Report from SBBT Associate Clive Huggins, 30 Sept 2019.
I joined the two month Operation Wallacea Fiji expedition for five weeks in a tented camp alongside an abandoned Forestry Cabin on the Natewa Peninsula, Vanua Levu island from 8th June until 14th July 2019. The purpose was to continue a survey of butterflies on the peninsula (commenced 2 years ago) with a view to proving the importance of the forests there for endemic invertebrate species. In combination with data on other animals and plants, there is growing evidence that the area is of sufficient and unique value for it to be protected as a National Park. At the same time, we were making a sample collection of butterflies and certain other insect orders for the Natural History Museum, London and Fiji’s University at Suva.
Papilio natewa feeds on purple Stachytarpheta
A particular interest was to follow up on the discovery and publication last year of the new Natewa Swallowtail butterfly, Papilio natewa with more in depth research. It appears to be confined to a few kilometers radius of our Forest Camp in the centre of the peninsula therefore highly dependant on this forest being preserved. We obtained samples of the larval foodplant tree, which have been sent for identification for the first time. Local residents are keen to set up a breeding programme to supplement Papilio natewa’s population. I also recorded the other Fijian endemic Swallowtail Papilio schmeltzi occurring in the same area.
The Fijian biologist Visheshni Chandra, joined me during my last week at the forest site. An expert on Papilio schmeltzi, Visheshni is keen to carry out more studies on the ecology of Papilio natewa and promote protection of its habitat. I was also able to meet Richard Markham on several occasions. Though not part of the Operation Wallacea team this year, his local butterfly knowledge was most helpful.
Papilio schmeltzi on red Stachytarpheta
With land on the peninsula invariably owned and managed by local village communities (mataqali), much time was spent by Dave Byng the Operation Wallacea country manager, aided by Operation Wallacea founder Tim Coles, in meeting village Chiefs to obtain permission for us to work in their area and explain why they might allow their territory to become part of a National Park.
These meetings have helped to convince land owning communities across the peninisula that protection of the remaining forests is the way to achieve long-term, sustainable livelihoods. In particular, benefits would accrue from ecotourism. As a result of negotiations initiated by Tim Coles, one company in Nadi is already making arrangements for wildlife tours. Local guides trained by Operation Wallacea scientists will be used by these ecotourism businesses. There is also the potential to obtain support from the UN, REDD+ carbon fund for preserving standing forest timber.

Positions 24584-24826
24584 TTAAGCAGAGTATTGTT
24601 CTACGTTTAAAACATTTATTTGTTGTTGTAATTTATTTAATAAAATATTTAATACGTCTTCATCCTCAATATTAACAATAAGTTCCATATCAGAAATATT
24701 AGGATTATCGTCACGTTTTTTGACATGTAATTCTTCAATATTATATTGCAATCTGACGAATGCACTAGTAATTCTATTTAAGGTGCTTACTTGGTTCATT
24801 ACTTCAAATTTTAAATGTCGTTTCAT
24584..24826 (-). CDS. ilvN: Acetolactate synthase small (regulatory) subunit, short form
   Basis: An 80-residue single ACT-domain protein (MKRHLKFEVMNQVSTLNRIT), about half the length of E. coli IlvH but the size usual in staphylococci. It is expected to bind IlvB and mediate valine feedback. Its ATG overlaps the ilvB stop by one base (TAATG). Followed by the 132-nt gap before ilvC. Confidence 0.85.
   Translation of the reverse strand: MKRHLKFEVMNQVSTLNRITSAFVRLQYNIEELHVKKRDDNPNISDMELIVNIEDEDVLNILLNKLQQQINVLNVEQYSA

For further information click link: https://www.opwall.com/uploads/2018/12/The-Biological-value-of-the-Natewa-Peninsula.pdf
The rainy season extended abnormally through June, including two days with extremely heavy rain being the worst storms experienced by Operation Wallacea over their three seasonal visits. Adding information on Papilio natewa’s low population numbers and behaviour, our local guide confirmed P. natewa had continuous generations year round. There were few sightings in June but by early July with more settled weather, they appeared on a regular basis and in my final week I could be sure of finding them every day. P. natewa keeps to a distinctly forest habitat, flying directly into or out of dense forest only in search of food or courtship opportunities. Adults were only seen feeding on nectar of the introduced flowering plant Stachytarpheta sp.
Radio communication between two teams was used to check on flight path of P. natewa combined with mark and release.
It was obvious by July that more of all butterfly species were then emerging, but butterfly sightings were usually scattered and never seen in profusion as might be expected in a tropical forest region.
Single sightings of the only other Fijian swallowtail, the endemic P. schmeltzi were regularly made at most locations around the forest edge, usually near a river.
Our trips out from camp entailed much scrambling around on steep muddy rainforest slopes behind our local guides cutting trails with machetes including reaching locations that no scientists had previously visited. With no mobile signal or internet we kept in contact carrying radios and testing new satellite Text Messengers, it was 1.5 hours drive on rough tracks to the nearest town and airfield at Savusavu.
We were fortunate to have an Arachnid specialist on the team and he confirmed that a Crab spider and Jumping spider that I collected were both new records for Fiji and possibly new species.
1. CH & Team with our local village guides.
2. CH & Maika (local butterfly guide), first ever record of Papilio natewa male & female in courtship flight.
3. Behavioural research with mark & release on P.natewa.